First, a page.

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[TH] Japanese Firm To Build Space Elevator - Page 2

post #11 of 201
The problem is the tether is very fragile to micrometeorites and elemental oxygen decay.
If it snaps, the whole station would be goner.

They don't have a method to capture the tether if it's lowered from space, near impossible task even for helicopter stunt pilots.
Edited by krabs - 2/29/12 at 7:51am
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post #12 of 201
Quote:
Originally Posted by krabs View Post

The problem is the tether is very fragile to micrometeorites and elemental oxygen decay.
If it snaps, the whole station would be goner.
They don't have a method to capture the tether if it's lowered from space, near impossible task even for helicopter stunt pilots.

At the equator the surface of the earth is spinning at like 1700km/h. Even building this quite a ways north or south would still be causing what ever would be on the end to go flying at insane speeds...it would get shot like a sling shot. I wonder if the sense of stillness we have on the surface would be transferred to what ever is on the end of the cables if they went up or if it would be like riding in a tether ball that had just smacked. If the cables were bending and stretching I think there would be some acceleration/deceleration as well. If they dropped them down from space they would appear to us to go flying by as fast the ground is spinning.

I think I will pass lovin' in this elevator.
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post #13 of 201
And all it takes it one airplane to crash into it and cause massive destruction as it falls down. 22K miles of cables falling down...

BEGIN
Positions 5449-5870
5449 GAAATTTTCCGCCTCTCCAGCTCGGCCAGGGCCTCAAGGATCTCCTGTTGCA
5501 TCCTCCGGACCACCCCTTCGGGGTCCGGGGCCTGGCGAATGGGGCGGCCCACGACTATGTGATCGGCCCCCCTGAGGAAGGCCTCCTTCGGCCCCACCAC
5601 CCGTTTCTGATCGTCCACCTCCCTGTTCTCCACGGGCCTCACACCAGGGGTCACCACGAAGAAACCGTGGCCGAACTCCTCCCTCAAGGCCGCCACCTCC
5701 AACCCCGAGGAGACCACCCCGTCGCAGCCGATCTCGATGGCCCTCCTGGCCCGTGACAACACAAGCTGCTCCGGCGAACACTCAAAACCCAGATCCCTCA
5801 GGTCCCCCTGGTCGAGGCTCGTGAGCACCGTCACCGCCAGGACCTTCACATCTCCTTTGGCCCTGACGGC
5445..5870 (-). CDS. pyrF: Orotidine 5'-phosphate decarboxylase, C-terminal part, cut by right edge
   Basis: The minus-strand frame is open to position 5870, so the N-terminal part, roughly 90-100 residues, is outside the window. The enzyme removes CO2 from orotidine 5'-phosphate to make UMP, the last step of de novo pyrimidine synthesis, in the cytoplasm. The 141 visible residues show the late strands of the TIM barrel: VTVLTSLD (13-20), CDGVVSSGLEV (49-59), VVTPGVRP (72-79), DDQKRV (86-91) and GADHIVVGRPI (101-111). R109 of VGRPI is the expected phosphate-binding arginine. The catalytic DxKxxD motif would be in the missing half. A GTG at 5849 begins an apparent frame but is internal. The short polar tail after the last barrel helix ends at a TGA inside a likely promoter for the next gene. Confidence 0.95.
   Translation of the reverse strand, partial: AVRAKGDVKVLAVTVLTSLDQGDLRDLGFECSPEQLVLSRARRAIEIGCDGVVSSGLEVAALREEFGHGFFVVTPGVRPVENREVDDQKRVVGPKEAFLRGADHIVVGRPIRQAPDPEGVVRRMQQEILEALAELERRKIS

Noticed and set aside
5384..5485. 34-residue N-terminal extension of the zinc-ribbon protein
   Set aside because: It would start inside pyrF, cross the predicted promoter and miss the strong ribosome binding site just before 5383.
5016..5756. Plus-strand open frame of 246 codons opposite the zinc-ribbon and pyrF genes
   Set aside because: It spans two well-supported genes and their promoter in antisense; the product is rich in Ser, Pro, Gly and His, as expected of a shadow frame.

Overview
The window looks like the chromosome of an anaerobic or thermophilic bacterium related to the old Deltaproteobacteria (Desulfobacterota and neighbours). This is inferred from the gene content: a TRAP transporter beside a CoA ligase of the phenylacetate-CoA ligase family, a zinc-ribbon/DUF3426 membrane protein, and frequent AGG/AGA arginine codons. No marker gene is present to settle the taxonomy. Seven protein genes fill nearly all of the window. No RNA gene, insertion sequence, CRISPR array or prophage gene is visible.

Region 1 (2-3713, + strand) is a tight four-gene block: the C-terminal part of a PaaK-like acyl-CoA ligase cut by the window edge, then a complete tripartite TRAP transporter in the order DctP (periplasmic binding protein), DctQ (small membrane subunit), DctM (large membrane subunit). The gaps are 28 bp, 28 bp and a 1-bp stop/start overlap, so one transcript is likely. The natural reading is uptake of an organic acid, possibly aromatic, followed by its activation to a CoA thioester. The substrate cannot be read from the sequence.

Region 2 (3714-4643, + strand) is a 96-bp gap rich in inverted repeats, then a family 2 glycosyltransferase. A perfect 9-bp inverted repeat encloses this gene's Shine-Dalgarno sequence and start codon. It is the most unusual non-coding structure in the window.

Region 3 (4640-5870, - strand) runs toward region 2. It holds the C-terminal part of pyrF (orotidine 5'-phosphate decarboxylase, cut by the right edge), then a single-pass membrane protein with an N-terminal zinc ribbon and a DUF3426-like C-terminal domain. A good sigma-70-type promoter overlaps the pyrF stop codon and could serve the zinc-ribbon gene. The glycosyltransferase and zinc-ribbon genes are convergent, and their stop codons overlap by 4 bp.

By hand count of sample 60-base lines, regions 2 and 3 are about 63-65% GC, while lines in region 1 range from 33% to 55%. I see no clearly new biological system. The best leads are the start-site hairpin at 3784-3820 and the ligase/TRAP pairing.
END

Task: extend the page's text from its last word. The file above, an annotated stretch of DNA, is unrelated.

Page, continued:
There's been quite a few companies claiming that they will do this. One in 2007 with Neil deGrasse Tyson: http://www.pbs.org/wgbh/nova/space/space-elevator.html

excerpt:

Edited by PoopaScoopa - 2/29/12 at 8:27am
post #14 of 201
Of course a rocket is much safer... sitting on top of thousands of tons of fuel, one stray spark and the entire thing explodes. I believe there is a reason why they're trying to build the space elevator: it's safer, even with all the crap we have to deal with in space and the inner atmosphere.

The space elevator is much more economical, and in a sense, much safer too. We'll see what happens.

As for the counter weight, have you ever tried to sling a ball attached to the end of a string around in circles? Same idea, but we're now doing it on a global scale. That's why the tether has to be so long.
Edited by Mad Pistol - 2/29/12 at 8:21am
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post #15 of 201
Quote:
Originally Posted by PoopaScoopa View Post

And all it takes it one airplane to crash into it and cause massive destruction as it falls down. 22K miles of cables falling down...
There's been quite a few companies claiming that they will do this. One in 2007 with Neil deGrasse Tyson commenting on their design: http://www.pbs.org/wgbh/nova/space/space-elevator-liftport.html